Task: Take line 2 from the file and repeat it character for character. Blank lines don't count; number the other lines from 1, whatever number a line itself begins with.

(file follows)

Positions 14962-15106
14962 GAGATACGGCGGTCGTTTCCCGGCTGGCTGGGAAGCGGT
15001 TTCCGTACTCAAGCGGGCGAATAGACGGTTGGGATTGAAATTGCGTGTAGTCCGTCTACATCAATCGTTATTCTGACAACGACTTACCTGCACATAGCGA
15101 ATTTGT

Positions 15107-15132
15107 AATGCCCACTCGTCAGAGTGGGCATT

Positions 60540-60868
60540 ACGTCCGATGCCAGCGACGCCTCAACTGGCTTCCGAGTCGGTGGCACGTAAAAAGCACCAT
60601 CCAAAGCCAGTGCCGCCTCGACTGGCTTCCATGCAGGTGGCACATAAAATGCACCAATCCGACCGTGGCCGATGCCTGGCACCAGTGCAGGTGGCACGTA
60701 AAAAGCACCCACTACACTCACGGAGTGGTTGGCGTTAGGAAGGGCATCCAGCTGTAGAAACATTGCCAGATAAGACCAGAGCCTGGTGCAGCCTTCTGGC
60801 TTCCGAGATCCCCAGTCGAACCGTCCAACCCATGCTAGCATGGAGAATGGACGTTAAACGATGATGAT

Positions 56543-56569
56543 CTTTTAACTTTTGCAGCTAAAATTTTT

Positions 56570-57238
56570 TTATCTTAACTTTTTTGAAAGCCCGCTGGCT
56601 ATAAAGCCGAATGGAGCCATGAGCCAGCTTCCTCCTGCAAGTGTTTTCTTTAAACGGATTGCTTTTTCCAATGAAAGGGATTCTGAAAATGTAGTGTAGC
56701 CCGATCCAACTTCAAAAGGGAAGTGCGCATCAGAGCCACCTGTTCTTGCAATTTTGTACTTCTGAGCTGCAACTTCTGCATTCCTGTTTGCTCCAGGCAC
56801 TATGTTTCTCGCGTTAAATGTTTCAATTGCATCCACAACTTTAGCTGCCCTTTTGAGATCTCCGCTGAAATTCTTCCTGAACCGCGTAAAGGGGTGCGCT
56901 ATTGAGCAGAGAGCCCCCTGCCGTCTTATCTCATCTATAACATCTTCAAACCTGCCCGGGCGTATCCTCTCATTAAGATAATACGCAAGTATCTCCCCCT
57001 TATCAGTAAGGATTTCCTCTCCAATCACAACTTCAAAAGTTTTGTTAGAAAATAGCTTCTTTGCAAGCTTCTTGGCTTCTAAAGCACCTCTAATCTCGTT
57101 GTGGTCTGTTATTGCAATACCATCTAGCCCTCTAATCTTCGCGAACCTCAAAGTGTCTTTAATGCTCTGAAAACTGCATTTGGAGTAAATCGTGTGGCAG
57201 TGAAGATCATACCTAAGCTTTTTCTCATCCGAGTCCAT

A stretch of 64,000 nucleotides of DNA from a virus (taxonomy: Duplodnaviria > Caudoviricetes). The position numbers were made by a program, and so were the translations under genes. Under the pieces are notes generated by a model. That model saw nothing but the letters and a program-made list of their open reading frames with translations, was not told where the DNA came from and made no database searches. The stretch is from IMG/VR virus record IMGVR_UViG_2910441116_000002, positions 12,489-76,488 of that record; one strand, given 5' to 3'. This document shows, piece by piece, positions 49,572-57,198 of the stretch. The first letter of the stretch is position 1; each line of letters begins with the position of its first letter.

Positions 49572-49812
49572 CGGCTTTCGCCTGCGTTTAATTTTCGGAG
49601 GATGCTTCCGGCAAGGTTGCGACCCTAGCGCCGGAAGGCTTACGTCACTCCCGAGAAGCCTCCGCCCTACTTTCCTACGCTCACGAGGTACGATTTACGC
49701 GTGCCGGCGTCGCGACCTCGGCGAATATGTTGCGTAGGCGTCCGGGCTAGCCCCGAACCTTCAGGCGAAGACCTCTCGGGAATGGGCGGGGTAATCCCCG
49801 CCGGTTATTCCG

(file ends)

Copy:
14962 GAGATACGGCGGTCGTTTCCCGGCTGGCTGGGAAGCGGT